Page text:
Last modified: 2018-12-28 by rick wyatt
Keywords: labor | departmental | united states |
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image located by Ben Cahoon, 27 March 2008
This flag was changed 1963 according FB-III-4 and Vexillinfo 73. It was therefore valid from ca. 1915 to 1963.
Jaume Ollé, 31 December 2001
The Department of Labor flag is blue with the department coat of arms surmounted by an outsized eagle and with some strange number of stars (not 4 or 13, but I don't remember how many exactly) arrayed in horizontal lines above and
Joe McMillan, 4 April 2003
image by Joe McMillan, 17 December 2001
The Department of Labor was established by an Act of 14 March 1913, by being split off from the existing Department of Commerce and Labor. The establishing act also authorized a seal. Section III of Regulations of the Department of Labor, 15 October 1915, gave the seal as "Or on a fess gules between an anvil in chief and a plow in base proper, a pulley, a lever, and an inclined plane argent. Crest: An eagle displayed proper. Above the seal placed circularly the words 'Department of Labor' and below in similar manner the words 'United States of America' all enclosed in a circle."
Article IV of the same regulations stated "The Department shall have a flag of white bunting measuring 12 feet fly, 7 feet 6 inches hoist with the seal of the Department in the center and a five-pointed blue star near each corner, one star for each bureau under the jurisdiction of the Department. This flag shall be displayed as the Secretary may direct." (Source: E. E. Bantz, unpublished paper, "Backgrounds of Flags of Cabinet Officers," 22 April 1960, in files of the Army Institute of Heraldry)
Although the 1915 regulations give this as the flag of the department, [gsh34], [u9s38]], [kng49], and Miss Bantz's paper all label it as the flag of the Secretary of Labor.
In the 1960s, a Secretary of Labor (Arthur Goldberg, I believe) decided to change the flag, adopting instead a dark blue field with the shield from the departmental coat of arms in the center topped by a large eagle descending onto the shield with its wings spread, carrying a white scroll in its talons inscribed "United States Department of Labor." Twelve small white stars surround this device, five in a straight line above the eagle, five in a straight line below the shield, one centered near the hoist and another centered near the fly. (Source: an old edition of the Encylopedia Americana). The 12 stars evidently symbolized the subdivisions of the department. This flag flies above the department on Constitution Avenue in Washington and is visible in numerous photographs of departmental officials on the website, www.dol.gov.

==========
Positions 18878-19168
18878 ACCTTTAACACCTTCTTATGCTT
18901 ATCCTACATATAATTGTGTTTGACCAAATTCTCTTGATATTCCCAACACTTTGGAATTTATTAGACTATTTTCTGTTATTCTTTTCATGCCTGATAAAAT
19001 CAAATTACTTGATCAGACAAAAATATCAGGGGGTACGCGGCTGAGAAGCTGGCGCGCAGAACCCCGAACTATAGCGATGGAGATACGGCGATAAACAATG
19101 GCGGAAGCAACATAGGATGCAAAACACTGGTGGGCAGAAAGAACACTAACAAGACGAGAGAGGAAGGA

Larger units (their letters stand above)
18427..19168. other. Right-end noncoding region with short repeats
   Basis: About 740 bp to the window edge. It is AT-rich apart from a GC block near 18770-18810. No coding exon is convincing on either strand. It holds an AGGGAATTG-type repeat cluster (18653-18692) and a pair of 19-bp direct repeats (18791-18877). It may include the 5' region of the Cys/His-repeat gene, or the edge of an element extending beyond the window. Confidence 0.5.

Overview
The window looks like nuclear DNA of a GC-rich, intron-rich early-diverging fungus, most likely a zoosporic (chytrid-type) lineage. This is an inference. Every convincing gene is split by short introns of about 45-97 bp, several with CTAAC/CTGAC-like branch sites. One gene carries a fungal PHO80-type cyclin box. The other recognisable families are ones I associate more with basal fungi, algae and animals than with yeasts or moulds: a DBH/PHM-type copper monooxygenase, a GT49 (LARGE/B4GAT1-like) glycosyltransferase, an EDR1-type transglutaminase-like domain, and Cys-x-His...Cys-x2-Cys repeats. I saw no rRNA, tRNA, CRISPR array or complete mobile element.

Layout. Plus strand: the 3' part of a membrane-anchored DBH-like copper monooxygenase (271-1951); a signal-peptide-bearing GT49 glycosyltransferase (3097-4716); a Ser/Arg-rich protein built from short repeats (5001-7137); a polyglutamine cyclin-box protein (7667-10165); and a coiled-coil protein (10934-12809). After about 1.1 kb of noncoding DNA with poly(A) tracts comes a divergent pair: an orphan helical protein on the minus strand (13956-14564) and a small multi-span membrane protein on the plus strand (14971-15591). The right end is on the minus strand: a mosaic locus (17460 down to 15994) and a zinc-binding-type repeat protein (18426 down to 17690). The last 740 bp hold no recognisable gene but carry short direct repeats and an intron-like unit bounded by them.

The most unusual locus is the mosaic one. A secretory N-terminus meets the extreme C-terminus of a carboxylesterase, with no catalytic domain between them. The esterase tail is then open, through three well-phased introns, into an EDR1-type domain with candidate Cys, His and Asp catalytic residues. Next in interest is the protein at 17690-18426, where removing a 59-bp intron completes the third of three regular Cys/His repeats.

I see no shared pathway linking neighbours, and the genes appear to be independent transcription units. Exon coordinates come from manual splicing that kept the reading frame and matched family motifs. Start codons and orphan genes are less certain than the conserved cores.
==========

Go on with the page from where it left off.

What I'm not sure of is whether the old white flag is still used for the Secretary. The blue one is labeled "Department of Labor" in the Americana, while those that are personal flags of other cabinet members are correctly labeled "Secretary of ....." rather than "Department of ....."
Anyway, I don't have a good image of the blue, 12-star flag to work from, so offer only the ca. 1915-1960 version, sent separately. Note: Despite the blazon, the paintings of the coat of arms and flag in the Institute of Heraldry files show the charges the same color as the field they are set upon--red for the anvil and plow and yellow for the collection of simple machines--all outlined in black. The shield is outlined in black and the eagle is yellow instead of proper.
Joe McMillan, 17 December 2001
image by Randy Young, 16 March 2015
The U.S. Department of Labor centennial flag: www.dol.gov/_sec/newsletter/images/20130307-flag-full.jpg
Dave Fowler, 7 September 2013